Things to Remember When Writing A DAP

A DAP is a brief write up in a health care setting when a client first seeks help or is brought in for help. This write up covers information regarding the patient, their immediate needs, the social workers assessment of what appears to be the reason they are there, and a plan to help them.

  • D— Record data immediately presented by the client including the reason they’re there, a brief history, and any other information that is provided directly by the client. The data portion of this report should be factual focusing only on the facts directly stated and presented.
  • A— The assessment portion of this report should be observational, focusing on symptoms the client may present, how they are acting, if they appear to be a danger to themselves or others, whether or not their speech is pressing, and how they seem to be reacting to the situation or interacting with others.
  • P— When creating a plan for your client, you must take into account all of the data and assessments you have done. The plan should include the next move for the client; whether or not they should be held for more observation, admitted, or if they are safe to leave, the services you think they will need to reach an end goal based on observation of their needs,  and any medical help you think they might need.
  • When recording assessments, be sure to put emphasis on the clients strengths as it is a social workers job to use a clients strengths to push them towards their end goal. If the client shows up and is seeking help, that is automatically a strength and should be recognized as one. Try to use some observations that may have had a negative connotation and make them positive and strengths based. For example, if a client appears to be bossy, and is yelling about what they want or a problem they have, rather than observing “bossiness”, view it as the strength to be assertive and their ability to articulate what they need or want.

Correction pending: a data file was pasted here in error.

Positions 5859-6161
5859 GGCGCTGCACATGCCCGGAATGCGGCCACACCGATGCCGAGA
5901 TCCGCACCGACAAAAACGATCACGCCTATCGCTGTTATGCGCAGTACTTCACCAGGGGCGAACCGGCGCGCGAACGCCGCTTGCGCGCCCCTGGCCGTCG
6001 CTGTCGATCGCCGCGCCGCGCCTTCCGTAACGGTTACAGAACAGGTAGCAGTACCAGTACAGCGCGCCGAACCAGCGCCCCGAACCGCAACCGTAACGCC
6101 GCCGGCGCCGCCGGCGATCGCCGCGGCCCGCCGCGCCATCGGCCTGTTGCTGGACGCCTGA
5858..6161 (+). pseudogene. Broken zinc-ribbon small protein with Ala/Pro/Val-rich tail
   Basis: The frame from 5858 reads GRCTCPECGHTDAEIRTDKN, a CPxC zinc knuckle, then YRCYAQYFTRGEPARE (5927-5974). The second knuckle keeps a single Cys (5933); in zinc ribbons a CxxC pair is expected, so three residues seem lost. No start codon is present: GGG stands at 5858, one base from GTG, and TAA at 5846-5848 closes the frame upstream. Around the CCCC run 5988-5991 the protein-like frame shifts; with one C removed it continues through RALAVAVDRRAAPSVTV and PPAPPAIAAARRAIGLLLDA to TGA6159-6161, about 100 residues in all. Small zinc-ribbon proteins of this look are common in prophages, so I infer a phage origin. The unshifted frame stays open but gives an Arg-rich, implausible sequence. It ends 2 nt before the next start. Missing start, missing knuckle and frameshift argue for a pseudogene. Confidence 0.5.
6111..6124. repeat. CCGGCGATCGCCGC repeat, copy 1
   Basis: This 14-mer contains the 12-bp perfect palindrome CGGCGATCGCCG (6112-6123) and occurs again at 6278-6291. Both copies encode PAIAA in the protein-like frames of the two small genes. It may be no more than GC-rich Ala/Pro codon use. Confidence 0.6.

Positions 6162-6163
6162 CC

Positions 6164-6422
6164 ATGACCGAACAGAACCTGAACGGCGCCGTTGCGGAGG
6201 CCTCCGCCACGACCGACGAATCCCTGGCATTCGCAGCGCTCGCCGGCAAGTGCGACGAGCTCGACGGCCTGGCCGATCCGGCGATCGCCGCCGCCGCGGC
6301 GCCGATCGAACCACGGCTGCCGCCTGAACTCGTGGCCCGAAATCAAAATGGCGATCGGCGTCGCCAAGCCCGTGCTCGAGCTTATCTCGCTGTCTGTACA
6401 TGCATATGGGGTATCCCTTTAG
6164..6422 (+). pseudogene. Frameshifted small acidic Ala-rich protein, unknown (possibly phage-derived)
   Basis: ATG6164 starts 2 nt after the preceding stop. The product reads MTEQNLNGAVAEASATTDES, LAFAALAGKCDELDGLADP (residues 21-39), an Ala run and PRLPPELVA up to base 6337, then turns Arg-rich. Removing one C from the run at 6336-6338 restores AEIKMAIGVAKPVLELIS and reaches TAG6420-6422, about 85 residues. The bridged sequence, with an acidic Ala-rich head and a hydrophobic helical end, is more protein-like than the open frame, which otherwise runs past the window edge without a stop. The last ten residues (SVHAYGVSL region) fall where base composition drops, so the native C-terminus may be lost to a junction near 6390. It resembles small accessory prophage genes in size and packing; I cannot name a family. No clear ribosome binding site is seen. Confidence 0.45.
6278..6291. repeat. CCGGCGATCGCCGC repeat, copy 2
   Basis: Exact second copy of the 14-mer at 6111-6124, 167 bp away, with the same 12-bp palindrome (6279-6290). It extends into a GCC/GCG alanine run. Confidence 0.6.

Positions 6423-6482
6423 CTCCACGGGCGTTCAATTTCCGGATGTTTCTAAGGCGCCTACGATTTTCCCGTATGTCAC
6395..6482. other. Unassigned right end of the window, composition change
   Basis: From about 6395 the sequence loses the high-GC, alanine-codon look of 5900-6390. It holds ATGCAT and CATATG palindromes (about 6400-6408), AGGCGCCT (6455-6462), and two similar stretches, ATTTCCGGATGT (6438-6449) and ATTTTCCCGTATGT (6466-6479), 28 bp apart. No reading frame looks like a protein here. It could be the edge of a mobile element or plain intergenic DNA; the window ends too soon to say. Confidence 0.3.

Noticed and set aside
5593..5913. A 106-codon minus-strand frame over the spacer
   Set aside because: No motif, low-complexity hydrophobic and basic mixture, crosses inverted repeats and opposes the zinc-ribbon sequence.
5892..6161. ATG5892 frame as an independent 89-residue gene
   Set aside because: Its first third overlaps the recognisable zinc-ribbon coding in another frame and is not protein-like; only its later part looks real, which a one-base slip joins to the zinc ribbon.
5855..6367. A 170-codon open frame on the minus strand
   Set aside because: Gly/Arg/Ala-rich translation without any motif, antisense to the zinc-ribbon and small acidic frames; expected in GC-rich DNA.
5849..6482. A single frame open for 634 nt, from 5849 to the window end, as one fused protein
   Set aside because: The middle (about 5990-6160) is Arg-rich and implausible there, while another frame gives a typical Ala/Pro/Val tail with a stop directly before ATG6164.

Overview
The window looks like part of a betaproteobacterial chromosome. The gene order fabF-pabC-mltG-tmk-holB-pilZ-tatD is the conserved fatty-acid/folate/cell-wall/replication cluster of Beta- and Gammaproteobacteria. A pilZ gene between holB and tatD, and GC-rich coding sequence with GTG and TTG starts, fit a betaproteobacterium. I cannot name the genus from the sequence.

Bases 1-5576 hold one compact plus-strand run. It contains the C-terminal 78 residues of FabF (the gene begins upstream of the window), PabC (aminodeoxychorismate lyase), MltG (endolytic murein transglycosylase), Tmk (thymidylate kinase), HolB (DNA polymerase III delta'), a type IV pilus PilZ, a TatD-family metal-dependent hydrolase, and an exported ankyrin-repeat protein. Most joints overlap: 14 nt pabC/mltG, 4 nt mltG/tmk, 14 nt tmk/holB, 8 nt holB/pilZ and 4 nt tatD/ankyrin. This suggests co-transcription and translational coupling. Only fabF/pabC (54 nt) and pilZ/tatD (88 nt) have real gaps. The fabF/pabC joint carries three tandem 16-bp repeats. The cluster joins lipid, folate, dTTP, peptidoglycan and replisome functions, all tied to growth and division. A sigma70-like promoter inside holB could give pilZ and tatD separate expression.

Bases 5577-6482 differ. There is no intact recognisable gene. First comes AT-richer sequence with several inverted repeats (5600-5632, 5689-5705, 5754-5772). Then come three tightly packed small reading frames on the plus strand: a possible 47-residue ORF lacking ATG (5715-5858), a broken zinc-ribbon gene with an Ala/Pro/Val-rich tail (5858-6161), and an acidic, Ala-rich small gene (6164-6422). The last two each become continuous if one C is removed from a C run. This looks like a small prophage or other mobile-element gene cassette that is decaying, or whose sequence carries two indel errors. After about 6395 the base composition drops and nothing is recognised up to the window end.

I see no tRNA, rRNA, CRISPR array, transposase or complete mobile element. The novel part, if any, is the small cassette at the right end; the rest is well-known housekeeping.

• To help your client understand their strengths, point out that they are not on the low end of the scale regarding their strengths. Point out what their strengths are in order to help them see that although they may appear to have several weaknesses, they can be seen as strong and can only get stronger.



Abby Arnold
Notes taken from Lecture – March 3rd, 2016

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